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Media Contacts

George Vlahakis
IU Media Relations

Jerry Conover
Indiana Business Research Center

Bill Witte
IU Department of Economics

Phillip Powell
Kelley School of Business

Last modified: Thursday, November 2, 2006

Kelley School of Business panel 'guardedly optimistic' in 2007 forecast

Nov. 2, 2006

EDITORS: A professionally produced audio recording of the panel's presentation today (Nov. 2) in Bloomington will be available as an audiostream later today at We invite radio stations to take advantage of this resource and other media to use it in enhancing their coverage with a link to this site.

INDIANAPOLIS -- Economists in Indiana University's Kelley School of Business today (Nov. 2) presented a forecast for 2007 that they characterized as "guardedly optimistic," predicting national output growth (GDP) of about 3 percent next year and slow economic growth in Indiana adding 20,000 to 25,000 new jobs statewide.

Overall, 2006 has been a decent year for the U.S. economy, with GDP growth of 3.3 percent and payroll employment growth of 1.6 million. But growth in both factors has decelerated throughout the year.

Bill Witte, associate professor of economics and co-director of the Center for Econometric Model Research at Indiana University

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"This was driven in part by a tightening labor market and in part by a significant jump in energy prices. Elevated inflation caused the Federal Reserve to push short-term interest rates upward by more than we anticipated a year ago," said Bill Witte, associate professor of economics and co-director of the Center for Econometric Model Research at IU. "The situation in the housing sector has deteriorated more than we foresaw.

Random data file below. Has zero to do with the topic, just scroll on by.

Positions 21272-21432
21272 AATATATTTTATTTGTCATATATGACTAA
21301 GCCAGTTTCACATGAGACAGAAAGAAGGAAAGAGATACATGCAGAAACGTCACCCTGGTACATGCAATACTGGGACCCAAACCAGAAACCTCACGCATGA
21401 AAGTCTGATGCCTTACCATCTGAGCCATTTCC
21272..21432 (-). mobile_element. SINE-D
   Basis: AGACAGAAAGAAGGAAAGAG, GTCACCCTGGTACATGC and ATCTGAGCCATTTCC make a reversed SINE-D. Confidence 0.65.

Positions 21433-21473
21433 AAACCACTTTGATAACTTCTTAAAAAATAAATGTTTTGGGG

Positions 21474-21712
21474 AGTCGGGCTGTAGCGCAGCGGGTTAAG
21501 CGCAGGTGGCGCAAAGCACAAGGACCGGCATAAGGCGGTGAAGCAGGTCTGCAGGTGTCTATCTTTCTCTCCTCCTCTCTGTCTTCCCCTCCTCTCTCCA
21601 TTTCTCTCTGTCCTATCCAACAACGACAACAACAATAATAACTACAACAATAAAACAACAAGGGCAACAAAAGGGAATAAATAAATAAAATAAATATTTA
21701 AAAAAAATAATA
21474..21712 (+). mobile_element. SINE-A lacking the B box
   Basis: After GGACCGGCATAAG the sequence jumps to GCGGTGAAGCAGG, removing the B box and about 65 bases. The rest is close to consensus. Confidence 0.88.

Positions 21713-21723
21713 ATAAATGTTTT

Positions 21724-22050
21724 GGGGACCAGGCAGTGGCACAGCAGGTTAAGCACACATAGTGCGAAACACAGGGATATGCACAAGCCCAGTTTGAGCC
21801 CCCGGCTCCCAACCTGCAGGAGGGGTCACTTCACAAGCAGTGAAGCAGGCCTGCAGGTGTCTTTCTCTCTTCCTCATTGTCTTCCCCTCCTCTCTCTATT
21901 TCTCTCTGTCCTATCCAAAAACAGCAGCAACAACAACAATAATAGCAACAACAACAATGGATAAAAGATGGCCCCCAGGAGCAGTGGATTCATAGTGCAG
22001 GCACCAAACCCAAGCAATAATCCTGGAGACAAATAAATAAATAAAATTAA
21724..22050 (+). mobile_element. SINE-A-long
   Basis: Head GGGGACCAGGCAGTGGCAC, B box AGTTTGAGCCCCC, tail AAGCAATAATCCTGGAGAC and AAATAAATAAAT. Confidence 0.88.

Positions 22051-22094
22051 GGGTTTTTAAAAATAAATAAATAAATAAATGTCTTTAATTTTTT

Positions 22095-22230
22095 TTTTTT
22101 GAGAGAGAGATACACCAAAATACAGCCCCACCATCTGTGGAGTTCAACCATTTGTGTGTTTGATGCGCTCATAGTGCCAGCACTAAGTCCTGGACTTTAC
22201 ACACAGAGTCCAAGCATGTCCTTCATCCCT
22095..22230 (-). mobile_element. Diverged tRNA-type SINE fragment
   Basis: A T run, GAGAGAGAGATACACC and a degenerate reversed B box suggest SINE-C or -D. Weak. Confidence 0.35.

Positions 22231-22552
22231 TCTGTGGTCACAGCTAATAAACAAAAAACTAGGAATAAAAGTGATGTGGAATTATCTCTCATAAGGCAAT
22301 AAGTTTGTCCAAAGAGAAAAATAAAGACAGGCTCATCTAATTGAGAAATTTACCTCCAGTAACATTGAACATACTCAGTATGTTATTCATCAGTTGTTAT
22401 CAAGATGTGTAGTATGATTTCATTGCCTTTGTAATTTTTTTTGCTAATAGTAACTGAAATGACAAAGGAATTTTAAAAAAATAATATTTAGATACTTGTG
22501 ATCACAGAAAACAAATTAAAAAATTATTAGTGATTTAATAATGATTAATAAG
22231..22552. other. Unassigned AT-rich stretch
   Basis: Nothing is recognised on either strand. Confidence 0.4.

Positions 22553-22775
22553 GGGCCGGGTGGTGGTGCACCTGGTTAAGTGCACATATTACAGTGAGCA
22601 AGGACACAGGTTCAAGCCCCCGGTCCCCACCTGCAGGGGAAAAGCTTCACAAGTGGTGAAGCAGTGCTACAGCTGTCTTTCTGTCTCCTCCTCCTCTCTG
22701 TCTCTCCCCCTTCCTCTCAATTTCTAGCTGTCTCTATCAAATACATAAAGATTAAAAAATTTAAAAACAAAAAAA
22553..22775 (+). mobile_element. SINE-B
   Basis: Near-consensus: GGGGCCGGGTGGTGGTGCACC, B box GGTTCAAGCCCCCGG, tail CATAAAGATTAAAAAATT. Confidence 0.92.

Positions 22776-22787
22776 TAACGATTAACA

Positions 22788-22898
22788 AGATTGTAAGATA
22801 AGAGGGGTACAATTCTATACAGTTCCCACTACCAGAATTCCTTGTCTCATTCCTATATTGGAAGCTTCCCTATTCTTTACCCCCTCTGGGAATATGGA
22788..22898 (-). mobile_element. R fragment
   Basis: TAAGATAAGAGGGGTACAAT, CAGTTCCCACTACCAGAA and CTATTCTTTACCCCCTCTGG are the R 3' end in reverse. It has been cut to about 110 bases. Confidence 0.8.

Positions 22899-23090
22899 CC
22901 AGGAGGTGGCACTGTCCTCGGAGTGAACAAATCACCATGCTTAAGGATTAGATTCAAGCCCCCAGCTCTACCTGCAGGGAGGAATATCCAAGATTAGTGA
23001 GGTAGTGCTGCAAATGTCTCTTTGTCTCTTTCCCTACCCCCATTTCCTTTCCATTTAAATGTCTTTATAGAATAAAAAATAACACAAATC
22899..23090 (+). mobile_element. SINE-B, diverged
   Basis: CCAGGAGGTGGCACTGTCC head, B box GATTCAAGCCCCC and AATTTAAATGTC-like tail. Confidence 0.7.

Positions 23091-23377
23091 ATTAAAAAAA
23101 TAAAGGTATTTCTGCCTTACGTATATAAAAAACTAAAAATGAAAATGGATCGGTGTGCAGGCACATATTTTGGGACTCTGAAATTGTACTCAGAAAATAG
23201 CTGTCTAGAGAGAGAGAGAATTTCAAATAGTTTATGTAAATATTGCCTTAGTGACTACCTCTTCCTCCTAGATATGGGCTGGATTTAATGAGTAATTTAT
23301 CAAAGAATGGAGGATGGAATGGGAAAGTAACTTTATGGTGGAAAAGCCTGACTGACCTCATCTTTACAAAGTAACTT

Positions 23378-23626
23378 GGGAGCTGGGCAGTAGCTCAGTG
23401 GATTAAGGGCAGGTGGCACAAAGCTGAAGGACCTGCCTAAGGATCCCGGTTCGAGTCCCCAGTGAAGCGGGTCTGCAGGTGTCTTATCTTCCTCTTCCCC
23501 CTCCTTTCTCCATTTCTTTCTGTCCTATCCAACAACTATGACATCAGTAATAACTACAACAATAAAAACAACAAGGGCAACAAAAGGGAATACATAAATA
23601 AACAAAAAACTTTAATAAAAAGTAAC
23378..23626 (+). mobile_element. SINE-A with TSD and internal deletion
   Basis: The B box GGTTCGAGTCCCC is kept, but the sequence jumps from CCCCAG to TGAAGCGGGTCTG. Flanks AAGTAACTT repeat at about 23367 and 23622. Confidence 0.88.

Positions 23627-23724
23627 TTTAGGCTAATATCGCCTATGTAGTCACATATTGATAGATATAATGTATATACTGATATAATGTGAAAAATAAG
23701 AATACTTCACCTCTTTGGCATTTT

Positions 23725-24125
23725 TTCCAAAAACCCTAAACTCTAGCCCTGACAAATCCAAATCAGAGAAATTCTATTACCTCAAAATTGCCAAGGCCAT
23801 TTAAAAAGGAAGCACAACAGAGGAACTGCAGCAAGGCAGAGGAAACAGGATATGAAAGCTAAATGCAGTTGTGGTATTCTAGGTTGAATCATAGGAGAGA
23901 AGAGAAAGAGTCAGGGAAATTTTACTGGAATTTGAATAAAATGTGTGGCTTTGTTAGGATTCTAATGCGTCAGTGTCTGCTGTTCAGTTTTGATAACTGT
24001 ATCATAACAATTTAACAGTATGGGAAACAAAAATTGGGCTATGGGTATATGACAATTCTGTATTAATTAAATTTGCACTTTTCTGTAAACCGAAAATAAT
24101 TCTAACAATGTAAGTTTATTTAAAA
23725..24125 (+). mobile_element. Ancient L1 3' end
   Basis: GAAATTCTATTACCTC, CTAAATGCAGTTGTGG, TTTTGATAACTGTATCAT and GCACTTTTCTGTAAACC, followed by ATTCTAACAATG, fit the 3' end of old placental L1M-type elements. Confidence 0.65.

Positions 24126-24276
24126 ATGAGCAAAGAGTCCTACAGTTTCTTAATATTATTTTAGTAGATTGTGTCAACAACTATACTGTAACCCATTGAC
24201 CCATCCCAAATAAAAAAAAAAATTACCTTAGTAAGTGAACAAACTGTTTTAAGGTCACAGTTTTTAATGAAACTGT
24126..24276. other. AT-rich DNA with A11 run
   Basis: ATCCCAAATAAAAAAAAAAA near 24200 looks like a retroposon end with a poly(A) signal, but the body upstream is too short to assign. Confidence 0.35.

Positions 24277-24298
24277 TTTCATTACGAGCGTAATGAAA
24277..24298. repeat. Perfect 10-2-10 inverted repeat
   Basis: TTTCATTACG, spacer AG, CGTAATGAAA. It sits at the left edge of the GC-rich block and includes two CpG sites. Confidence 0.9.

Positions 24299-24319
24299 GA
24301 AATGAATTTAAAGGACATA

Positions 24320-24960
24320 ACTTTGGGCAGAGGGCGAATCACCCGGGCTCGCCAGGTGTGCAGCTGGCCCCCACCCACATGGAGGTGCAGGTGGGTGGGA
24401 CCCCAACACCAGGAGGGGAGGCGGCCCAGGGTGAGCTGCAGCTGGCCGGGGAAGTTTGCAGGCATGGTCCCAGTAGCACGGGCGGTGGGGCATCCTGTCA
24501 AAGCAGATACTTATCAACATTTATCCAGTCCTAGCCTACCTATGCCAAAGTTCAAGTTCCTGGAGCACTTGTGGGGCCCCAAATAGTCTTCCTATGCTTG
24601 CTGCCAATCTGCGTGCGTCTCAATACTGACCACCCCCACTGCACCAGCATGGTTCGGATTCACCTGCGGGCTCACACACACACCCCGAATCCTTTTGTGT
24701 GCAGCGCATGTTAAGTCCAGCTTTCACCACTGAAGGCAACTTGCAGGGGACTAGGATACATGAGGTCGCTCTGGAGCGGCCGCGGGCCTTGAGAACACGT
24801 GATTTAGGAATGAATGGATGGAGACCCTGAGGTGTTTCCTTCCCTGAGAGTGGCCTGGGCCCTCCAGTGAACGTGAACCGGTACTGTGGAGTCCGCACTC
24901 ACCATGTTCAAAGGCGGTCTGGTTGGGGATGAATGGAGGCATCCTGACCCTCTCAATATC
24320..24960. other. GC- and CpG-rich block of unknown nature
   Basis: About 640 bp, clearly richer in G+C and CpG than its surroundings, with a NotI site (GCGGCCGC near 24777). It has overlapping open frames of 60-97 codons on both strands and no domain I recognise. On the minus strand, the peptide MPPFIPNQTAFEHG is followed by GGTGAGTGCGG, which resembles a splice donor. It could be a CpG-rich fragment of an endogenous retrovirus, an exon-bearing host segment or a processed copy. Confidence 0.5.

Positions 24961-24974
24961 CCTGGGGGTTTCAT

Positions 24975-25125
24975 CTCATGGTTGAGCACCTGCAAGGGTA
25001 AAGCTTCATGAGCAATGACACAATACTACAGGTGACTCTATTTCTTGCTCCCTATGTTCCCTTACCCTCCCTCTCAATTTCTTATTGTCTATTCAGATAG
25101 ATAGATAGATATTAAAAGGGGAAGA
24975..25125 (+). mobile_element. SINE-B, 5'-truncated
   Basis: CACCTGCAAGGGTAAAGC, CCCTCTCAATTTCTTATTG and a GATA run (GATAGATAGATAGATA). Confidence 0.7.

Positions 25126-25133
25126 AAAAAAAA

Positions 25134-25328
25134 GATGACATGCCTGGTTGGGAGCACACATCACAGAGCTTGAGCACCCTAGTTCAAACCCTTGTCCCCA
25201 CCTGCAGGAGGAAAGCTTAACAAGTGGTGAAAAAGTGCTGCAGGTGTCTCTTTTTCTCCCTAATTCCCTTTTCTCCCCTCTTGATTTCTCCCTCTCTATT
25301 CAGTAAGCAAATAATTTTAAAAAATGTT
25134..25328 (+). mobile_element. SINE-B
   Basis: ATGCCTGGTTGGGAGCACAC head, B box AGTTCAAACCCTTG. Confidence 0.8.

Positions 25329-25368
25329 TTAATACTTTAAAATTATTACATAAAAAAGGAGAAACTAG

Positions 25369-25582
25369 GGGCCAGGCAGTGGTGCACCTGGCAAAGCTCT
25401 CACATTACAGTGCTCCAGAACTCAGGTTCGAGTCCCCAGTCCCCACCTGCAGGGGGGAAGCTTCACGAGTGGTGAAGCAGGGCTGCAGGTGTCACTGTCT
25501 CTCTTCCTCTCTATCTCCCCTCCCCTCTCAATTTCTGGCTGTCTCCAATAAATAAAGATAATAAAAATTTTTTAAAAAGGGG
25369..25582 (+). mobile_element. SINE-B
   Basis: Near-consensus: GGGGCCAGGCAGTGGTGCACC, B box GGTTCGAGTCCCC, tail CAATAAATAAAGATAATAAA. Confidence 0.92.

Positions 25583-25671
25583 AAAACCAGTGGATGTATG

"Given this somewhat ambiguous state of affairs, we expect an acceptable performance from the economy in 2007, but not up to the standards of the past few years. There are enough risks in the current situation, however, that a weaker outcome is a clear possibility," he added.

The Business Outlook Panel initially presented its forecast this morning at the Westin Indianapolis Hotel and will do so again today at the Bloomington (Ind.) Convention Center, followed by similar events in eight other cities across the state.

The starting point for the forecast is the Econometric Model of the United States, developed by the Center for Econometric Model Research, which analyzes a variety of statistics to develop a national forecast for the coming year. The center's Econometric Model of Indiana provides similar insights into where the state's economy is headed.

Inflation -- as measured by the Consumer Price Index -- will decrease slightly to about 3 percent in 2007. This will be due to a relative stability in energy prices, which recent history has suggested can be tenuous.

"The key to this unfolding drama will be the American consumer," Witte said. "From the end of the recession in 2001 through the end of 2005, consumption spending accounted for 78 percent of the increase in output, with spending on housing construction comprising another 13 percent.